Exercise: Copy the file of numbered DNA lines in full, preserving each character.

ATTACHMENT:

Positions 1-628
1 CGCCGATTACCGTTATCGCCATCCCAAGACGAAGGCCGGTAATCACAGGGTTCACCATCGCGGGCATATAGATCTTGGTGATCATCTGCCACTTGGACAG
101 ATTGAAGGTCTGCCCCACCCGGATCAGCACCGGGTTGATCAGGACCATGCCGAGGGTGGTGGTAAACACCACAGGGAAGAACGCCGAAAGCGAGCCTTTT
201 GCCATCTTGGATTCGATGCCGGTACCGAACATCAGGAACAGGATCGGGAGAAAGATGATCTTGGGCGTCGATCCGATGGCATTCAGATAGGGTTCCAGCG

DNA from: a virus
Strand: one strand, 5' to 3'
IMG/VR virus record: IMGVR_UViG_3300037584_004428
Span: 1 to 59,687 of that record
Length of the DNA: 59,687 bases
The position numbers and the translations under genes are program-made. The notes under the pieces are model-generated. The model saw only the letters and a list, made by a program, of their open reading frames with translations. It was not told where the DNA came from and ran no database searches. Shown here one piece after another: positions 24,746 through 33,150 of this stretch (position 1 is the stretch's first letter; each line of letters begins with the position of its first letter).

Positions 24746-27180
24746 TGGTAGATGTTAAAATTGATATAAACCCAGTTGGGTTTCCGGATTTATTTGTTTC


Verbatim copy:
Positions 1-628
1 CGCCGATTACCGTTATCGCCATCCCAAGACGAAGGCCGGTAATCACAGGGTTCACCATCGCGGGCATATAGATCTTGGTGATCATCTGCCACTTGGACAG
101 ATTGAAGGTCTGCCCCACCCGGATCAGCACCGGGTTGATCAGGACCATGCCGAGGGTGGTGGTAAACACCACAGGGAAGAACGCCGAAAGCGAGCCTTTT
201 GCCATCTTGGATTCGATGCCGGTACCGAACATCAGGAACAGGATCGGGAGAAAGATGATCTTGGGCGTCGATCCGATGGCATTCAGATAGGGTTCCAGCG

DNA from: a virus
Strand: one strand, 5' to 3'
IMG/VR virus record: IMGVR_UViG_3300037584_004428
Span: 1 to 59,687 of that record
Length of the DNA: 59,687 bases
The position numbers and the translations under genes are program-made. The notes under the pieces are model-generated. The model saw only the letters and a list, made by a program, of their open reading frames with translations. It was not told where the DNA came from and ran no database searches. Shown here one piece after another: positions 24,746 through 33,150 of this stretch (position 1 is the stretch's first letter; each line of letters begins with the position of its first letter).

Positions 24746-27180
24746 TGGTAGATGTTAAAATTGATATAAACCCAGTTGGGTTTCCGGATTTATTTGTTTC